The islands of the Caribbean have been continuously inhabited since the beginning of the study period. Archeological evidence points to two distinct migrations into the region from Venezuela and Surinam (starting at Trinidad and spreading northwards) around 250 CE and 650 CE. These were presumably the precursors to two of the three major groups that inhabited the islands in 1490: the Ciboney in western Cuba, the Taino in the remaining Greater Antilles (the "big" islands: Cuba, Hispanola, Jamaica, and Puerto Rico). Thus, if you had ancestors in the Greater Antilles in 1000 CE or 500 CE, you probably also had them in adjacent parts of South America in 500 CE or 1 CE.
During the 13th and 14th centuries, these were joined by the Caribs, who left Venezuela to settle the Lesser Antilles. These were the original pirates of the Caribbean, who preyed on their neighbors to the point that women in Carib settlements tended to speak the Taino language rather than that of the Caribs - i.e. they were mostly captives. Thus, if you had ancestors in the Lesser Antilles in 1490 CE , you probably also had them in Venezuela and the Greater Antilles in 1000 CE .
Following the discovery of America, the Spanish colonized the Islands of the Caribbean, and settled heavily in the Greater Antilles so if your ancestors were in the Caribbean in CE 1800, their ancestors might also have been in Spain in CE 1490.
Having nearly exterminated the aboriginal population, the Spanish supplemented their labor force with slaves from West Africa and Angola (see notes on the transatlantic slave trade), so if your ancestors were in the Caribbean in CE 1800, their ancestors were almost certainly also in West Africa in CE 1490.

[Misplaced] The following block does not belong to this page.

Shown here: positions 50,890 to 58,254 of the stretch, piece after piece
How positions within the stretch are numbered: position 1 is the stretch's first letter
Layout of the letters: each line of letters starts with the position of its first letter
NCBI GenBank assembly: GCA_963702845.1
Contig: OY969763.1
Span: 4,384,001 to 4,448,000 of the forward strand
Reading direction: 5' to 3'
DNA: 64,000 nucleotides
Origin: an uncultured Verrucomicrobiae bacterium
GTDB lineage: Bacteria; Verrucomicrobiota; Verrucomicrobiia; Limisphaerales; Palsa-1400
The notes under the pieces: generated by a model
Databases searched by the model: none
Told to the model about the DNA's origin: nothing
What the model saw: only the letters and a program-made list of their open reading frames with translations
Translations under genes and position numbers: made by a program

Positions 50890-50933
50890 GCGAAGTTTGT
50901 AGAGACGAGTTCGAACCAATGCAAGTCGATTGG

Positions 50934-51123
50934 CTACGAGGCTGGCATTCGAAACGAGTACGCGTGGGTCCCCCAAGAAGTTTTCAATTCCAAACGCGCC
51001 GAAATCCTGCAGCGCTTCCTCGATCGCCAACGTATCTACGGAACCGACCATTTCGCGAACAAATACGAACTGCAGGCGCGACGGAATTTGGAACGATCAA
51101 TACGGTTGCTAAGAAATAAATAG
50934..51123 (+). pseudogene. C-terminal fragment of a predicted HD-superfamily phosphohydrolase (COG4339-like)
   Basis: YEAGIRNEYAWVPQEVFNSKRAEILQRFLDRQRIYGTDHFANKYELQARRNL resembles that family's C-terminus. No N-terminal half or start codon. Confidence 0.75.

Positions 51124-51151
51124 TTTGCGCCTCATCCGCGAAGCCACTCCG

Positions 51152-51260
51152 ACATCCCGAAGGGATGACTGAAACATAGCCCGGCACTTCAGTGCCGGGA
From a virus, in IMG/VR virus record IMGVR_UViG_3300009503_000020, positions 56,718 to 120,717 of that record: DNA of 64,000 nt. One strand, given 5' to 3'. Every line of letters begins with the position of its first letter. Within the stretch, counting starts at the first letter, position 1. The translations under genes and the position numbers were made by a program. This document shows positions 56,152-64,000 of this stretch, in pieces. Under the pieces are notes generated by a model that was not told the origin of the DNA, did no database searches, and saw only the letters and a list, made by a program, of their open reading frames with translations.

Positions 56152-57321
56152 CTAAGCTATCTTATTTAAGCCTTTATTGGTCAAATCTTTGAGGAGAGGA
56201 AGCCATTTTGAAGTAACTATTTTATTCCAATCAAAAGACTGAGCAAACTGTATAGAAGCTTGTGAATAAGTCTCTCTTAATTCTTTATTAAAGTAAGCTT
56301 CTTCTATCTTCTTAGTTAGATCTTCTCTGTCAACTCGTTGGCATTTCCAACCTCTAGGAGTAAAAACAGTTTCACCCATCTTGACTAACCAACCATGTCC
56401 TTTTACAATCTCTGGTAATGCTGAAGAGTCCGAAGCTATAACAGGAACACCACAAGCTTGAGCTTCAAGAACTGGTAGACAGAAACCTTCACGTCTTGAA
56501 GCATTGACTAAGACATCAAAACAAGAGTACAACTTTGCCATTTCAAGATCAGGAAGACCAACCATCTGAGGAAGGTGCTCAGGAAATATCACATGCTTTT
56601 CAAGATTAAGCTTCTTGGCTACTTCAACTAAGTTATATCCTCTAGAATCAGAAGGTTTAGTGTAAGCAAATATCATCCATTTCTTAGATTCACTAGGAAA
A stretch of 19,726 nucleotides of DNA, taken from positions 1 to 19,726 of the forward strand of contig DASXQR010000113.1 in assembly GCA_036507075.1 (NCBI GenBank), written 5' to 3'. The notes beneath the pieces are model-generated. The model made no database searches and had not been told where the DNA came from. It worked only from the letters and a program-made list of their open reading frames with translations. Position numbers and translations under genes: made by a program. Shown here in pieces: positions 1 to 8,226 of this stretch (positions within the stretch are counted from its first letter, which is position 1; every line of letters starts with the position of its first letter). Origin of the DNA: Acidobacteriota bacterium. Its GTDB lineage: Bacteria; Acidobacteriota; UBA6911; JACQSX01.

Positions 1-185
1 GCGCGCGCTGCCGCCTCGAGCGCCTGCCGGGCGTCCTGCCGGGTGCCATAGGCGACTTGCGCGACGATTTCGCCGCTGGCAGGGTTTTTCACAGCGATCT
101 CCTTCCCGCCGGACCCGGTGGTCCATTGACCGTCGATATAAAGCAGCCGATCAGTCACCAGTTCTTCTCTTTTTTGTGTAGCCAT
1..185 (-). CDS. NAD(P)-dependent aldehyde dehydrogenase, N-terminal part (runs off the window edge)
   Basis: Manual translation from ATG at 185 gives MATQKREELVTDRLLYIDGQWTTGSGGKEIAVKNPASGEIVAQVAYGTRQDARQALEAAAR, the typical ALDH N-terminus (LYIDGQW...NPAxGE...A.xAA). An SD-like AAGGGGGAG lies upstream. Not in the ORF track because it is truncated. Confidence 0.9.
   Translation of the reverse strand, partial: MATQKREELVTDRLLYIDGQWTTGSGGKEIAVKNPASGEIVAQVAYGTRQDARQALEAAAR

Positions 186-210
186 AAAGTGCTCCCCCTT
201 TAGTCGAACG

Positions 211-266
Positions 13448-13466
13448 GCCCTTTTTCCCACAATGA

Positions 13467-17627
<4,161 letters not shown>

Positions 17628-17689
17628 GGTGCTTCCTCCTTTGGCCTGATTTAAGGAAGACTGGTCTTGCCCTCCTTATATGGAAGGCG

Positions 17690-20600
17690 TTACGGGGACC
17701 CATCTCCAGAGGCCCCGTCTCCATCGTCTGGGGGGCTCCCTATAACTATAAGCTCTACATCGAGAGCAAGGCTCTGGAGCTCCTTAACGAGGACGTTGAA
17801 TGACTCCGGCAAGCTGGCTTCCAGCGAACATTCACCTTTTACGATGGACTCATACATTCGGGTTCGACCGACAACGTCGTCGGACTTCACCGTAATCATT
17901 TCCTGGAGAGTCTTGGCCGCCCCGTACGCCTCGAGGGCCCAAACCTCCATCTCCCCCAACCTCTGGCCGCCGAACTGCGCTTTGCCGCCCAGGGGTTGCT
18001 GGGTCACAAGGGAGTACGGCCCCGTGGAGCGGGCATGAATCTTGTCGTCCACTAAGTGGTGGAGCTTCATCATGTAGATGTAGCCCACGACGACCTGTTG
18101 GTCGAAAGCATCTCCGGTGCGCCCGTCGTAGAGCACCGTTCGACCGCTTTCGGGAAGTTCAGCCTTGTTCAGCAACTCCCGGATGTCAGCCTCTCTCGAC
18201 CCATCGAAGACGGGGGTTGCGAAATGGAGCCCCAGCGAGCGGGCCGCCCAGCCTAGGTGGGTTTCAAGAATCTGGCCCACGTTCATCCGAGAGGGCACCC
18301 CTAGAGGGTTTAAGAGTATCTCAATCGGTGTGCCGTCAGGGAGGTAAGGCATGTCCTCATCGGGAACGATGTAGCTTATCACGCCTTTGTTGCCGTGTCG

An interesting variant are the Garifuna or "Black Carib" people, descendants of the Lesser Antilles, Carib-speaking descendants of Caribs and shipwrecked Africans. The Garifuna were deported to the island of Roatan off Honduras in 1796, and eventually settled in Honduras, Guatemala, and Belize, so if your ancestors were Garifuna in CE 1800, their ancestors were certainly in the Lesser Antilles, Venezuela, and West Africa in CE 1490.
Other colonial powers - Other European powers colonized parts of the Caribbean between 1490 and 1800. These include:
Thus, if your ancestors were in any of these places in 1800, their ancestors could have been from anywhere in the colonizing power in 1490.
Finally the US took over the US Virgin Islands in 1917. Ever since 1492, the Caribbean has been a mixing pot for many other nations, with European pirates, and immigrants from all over the colonial empires of the colonizing powers. Thus, although most Caribbeans today look African or Latino, their ancestors are often from as far away as India, China, or the Middle East. Look to your family folklore for illumination.